Algorithms as objects?

Discussion in 'Python' started by Kreso, Aug 28, 2009.

  1. Kreso

    Kreso Guest

    I am writing an application that essentially calculates set of numbers,
    say N1, N2, ..., where they can be calculated by several different
    algorithms. (One should be able to choose the algorithm at run time.)
    In each algorithm one starts from a set of functions, say f1, f2, ...,
    which are then transformed into some other functions g1(f1, f2, ..),
    g2(f1, f2, ...), ... , then maybe transformed once more and result is
    obtained by evaluating final functions.
    I can naturally think about this as a collection of transformation
    blocks, which have functions as input and output, and which can be
    put together to get the final results. However, I am not sure
    how to program this, especially since one cannot subclass function
    type. To be clear let me give simplified example of what is needed:

    f(x) has unknown shape, so one would like to try, say

    f1(x) = ax - b x**2 or f2(x) = a sin(b*x),

    where a and b are variable parameters.

    Then, one would like to create, with known k(x,y), function g(x)
    in one of two ways:

    g1(x) = k(x, x)*f(x) or g2(x) = integrate(k(x, y) * f(y), y=0..1),

    and finally evaluate N=g(1) as result. In this simple example
    there are 4 different algorithms for f(x) -> g(x) -> N, and one
    should be able to simply choose between them, e.g. by calling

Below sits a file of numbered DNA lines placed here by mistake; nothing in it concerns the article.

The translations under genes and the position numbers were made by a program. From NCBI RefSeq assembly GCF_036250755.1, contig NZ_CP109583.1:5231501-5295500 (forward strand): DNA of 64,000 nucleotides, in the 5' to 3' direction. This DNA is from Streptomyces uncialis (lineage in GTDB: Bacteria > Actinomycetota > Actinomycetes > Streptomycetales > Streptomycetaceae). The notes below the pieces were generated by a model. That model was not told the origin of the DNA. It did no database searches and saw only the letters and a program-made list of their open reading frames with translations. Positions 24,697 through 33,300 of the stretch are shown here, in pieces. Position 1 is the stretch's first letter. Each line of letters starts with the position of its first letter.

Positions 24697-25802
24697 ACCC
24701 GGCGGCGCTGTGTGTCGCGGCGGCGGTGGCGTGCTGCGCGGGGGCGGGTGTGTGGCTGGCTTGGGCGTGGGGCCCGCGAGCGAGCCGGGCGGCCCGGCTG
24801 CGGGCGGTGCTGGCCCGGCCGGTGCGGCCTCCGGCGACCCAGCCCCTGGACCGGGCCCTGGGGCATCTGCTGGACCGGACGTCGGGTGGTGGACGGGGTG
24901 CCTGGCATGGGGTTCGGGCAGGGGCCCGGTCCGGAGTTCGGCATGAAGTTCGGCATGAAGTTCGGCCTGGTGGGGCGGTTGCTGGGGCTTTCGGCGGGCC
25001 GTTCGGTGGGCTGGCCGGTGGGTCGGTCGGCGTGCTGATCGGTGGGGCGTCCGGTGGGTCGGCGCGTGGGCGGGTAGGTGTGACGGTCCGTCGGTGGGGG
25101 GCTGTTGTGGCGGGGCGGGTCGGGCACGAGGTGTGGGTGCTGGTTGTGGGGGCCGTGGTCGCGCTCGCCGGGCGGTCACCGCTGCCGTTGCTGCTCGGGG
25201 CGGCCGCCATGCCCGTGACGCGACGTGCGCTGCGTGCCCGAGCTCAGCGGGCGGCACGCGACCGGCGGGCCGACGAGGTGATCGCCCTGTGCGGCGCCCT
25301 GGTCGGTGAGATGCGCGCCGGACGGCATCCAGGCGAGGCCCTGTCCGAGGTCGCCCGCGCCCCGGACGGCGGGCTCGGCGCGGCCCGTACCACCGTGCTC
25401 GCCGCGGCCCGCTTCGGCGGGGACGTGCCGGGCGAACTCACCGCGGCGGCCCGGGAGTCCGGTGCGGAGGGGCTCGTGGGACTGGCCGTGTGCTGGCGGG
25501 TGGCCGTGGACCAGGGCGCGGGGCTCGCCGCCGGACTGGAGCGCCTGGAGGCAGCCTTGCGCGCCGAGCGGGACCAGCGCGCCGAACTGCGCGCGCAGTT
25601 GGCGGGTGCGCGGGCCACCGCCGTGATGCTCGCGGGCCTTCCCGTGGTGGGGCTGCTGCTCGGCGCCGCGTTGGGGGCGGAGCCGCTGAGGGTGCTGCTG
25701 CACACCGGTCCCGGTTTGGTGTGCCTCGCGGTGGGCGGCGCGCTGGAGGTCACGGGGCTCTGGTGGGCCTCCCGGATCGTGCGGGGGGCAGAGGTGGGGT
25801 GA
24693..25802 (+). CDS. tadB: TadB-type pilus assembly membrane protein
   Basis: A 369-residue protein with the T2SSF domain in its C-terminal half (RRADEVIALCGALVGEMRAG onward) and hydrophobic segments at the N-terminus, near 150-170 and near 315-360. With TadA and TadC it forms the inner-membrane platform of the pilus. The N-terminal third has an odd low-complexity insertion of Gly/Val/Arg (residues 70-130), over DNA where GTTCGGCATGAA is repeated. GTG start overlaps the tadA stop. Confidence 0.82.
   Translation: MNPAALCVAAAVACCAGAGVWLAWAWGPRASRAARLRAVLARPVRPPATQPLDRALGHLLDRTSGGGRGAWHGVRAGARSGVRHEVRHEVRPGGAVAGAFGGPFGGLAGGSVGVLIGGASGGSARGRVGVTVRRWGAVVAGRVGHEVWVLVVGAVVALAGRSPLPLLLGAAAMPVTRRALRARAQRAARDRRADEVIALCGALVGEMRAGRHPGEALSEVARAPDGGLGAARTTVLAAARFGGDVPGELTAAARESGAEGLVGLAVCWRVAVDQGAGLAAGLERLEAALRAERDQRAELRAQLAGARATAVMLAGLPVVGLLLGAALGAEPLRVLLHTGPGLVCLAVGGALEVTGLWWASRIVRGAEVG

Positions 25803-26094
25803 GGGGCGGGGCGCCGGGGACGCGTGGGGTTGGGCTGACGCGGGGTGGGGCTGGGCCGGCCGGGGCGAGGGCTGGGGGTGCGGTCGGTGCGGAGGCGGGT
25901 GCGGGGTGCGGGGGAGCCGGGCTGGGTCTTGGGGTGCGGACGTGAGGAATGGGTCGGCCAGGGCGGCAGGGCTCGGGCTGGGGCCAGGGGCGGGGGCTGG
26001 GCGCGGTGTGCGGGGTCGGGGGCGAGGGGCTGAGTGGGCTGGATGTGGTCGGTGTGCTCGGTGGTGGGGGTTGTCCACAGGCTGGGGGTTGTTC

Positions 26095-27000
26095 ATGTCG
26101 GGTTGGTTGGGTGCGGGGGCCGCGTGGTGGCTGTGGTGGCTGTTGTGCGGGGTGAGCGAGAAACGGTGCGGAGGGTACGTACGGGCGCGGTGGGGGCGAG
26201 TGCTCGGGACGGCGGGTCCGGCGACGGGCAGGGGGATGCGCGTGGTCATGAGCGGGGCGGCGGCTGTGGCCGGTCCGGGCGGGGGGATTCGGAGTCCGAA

N(g1, f2, (a,b)).

    In practice algorithm is not necessary so linear, but is
    generally tree-lika:

    (a,b) -> f1(x) --->g1(x)---+
    |--> h(x) --> N
    (c,d) ---+--> g2(x)--------+
    |
    f2(x) --+


    It would be nice to have some class of function-objects,
    that f1(x), .., g1(x), ... could be members/instances of so that common
    operations on these functions could be possible (checking
    that they satisfy some necessary properties, plotting them, ...),
    and then second "class" of transformations/methods operating on
    these objects.
    I seem to be confused by the fact that I would like to somehow treat
    algorithms as objects (so that one can experiment with different
    algorithm systems) but I don't have clear picture how to do it.
    I am just brainstorming for ideas. Any advice is welcome.
    Kreso, Aug 28, 2009
    #1
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  2. Kreso

    Chris Rebert Guest

    On Thu, Aug 27, 2009 at 4:05 PM,
    Kreso<> wrote:
    >
    > I am writing an application that essentially calculates set of numbers,
    > say N1, N2, ..., where they can be calculated by several different
    > algorithms. (One should be able to choose the algorithm at run time.)
    > In each algorithm one starts from a set of functions, say f1, f2, ...,
    > which are then transformed into some other functions g1(f1, f2, ..),
    > g2(f1, f2, ...), ... , then maybe transformed once more and result is
    > obtained by evaluating final functions.
    >  I can naturally think about this as a collection of transformation
    > blocks, which have functions as input and output, and which can be
    > put together to get the final results. However, I am not sure
    > how to program this, especially since one cannot subclass function